Maybe it's too easy to dismiss Roberto Benigni's 'La Tigre e la Neve' ('The Tiger and the Snow') as 'La Vita è Bella' ('Life is Beautiful') in Iraq. But the similarities are many: once again Benigni and his wife Nicoletta Braschi star in a love story that veers between slapstick comedy and tragedy, and once again against a background of war.
Attilio is a rather clumsy though inspiring poetry teacher on a quest for the woman he loves, Vittoria. When she ends up in war-torn Baghdad, he goes after her like a modern-day Orpheus.
However, unlike 'La Vita e Bella', war is really just a backdrop here, a situation to be exploited for gags. This time, instead of heightening the tragedy in a mythical story about the futility of war, it ends up trivializing it.
Still, to the film's merit, there are scenes of pure poetry, and Benigni delivers some great monologues. Early in the film he is seen teaching to a class of teenagers, in what is probably the most inspiring poetry lecture since 'Dead Poets Society'. To quote another instance of his eloquence, when he pleads with an old doctor in Baghdad to find a cure for his beloved:
If she dies, the whole world might as well be shut down. They'll have to disassemble everything, unscrew the stars, roll up the heavens and load them on a cart. They can turn off the sunlight I so love - and do you you know why I love it? Because the sun illuminates her so beautifully. They can take away everything: furniture, houses, sand, wind, frogs, ripe watermelons, evenings, May, June, July, basil, bees, the sea, zucchinis...
At Rotterdam music festival Motel Mozaïque, discovery of the weekend was Norwegian 120 Days, with some intense, sweeping electronic rock influenced by Spacemen 3, krautrock and new wave. Their debut album is coming out in two weeks.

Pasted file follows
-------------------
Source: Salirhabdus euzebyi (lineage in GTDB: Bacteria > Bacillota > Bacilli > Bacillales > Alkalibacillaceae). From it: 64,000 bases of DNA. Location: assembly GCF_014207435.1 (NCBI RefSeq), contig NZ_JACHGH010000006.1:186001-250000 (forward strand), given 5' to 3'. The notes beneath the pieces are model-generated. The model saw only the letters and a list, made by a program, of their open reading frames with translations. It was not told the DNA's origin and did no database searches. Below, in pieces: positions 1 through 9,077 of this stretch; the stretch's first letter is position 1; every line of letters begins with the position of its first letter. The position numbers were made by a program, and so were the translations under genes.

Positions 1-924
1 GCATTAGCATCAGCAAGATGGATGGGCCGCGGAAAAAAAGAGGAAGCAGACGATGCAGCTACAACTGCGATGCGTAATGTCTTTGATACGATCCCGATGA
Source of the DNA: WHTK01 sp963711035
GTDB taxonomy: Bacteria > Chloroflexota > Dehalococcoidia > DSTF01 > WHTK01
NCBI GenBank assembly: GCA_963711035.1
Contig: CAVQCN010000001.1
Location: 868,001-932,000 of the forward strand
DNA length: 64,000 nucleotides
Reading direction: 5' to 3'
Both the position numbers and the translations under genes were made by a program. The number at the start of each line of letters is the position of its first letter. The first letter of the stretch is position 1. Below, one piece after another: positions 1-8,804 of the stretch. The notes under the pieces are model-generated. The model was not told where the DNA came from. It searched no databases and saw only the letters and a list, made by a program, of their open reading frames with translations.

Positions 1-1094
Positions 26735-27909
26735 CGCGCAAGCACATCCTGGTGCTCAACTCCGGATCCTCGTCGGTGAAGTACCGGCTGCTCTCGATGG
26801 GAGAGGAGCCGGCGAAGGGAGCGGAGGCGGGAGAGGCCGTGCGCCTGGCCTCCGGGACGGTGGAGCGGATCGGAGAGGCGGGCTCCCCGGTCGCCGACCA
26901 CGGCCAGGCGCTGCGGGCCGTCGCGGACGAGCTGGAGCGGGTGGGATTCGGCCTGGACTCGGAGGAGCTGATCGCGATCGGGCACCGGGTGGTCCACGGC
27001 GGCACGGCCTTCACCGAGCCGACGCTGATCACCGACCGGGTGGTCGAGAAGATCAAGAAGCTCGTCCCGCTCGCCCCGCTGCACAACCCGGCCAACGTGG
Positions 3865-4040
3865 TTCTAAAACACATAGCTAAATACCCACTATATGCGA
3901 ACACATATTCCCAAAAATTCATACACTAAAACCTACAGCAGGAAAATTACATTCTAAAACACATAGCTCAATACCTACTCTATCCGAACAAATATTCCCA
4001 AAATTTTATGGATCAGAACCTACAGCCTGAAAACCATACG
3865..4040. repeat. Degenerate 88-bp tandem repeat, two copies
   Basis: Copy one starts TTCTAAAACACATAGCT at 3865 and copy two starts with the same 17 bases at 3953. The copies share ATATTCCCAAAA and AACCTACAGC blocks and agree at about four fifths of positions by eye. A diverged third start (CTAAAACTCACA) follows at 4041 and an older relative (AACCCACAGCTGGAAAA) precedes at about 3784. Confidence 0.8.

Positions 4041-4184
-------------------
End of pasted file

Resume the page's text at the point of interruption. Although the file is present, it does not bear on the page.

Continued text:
Another highlight was !!! (pronounced "Chk Chk Chk"), who brought two drummers to deliver their kinetic eclectic dance-punk. Just too bad they didn't play their version of Magnetic Fields' 'Take Ecstacy With Me'.
More Motel Mozaïque reviews at 3voor12.nl (in Dutch).
Interesting interview in Edge with psychologist Philip Zimbardo, who wonders if there is "a counterpart to Hannah Arendt's classical analysis of evil in terms of her phrase 'the banality of evil.'"
Zimbardo conducted the infamous 1971 Stanford prison experiment (the inspiration for the film 'Das Experiment'), which illustrates both sides of human nature:
One way of looking at the consequences of the Stanford Prison Study is as a cautionary tale of the many ways in which good people can be readily and easily seduced into evil. But there’s an equally important - maybe more important - consequence of the study, which is what it tells us about the flip side of human nature. The Stanford Prison Study was ended abruptly: it was supposed to run for two weeks and it ended - was terminated - after only six days because of a very heroic act.
While 50 observers were letting the experiment get out of control, there was one young assistant who objected to the degrading conditions, causing Zimbardo to terminate the experiment.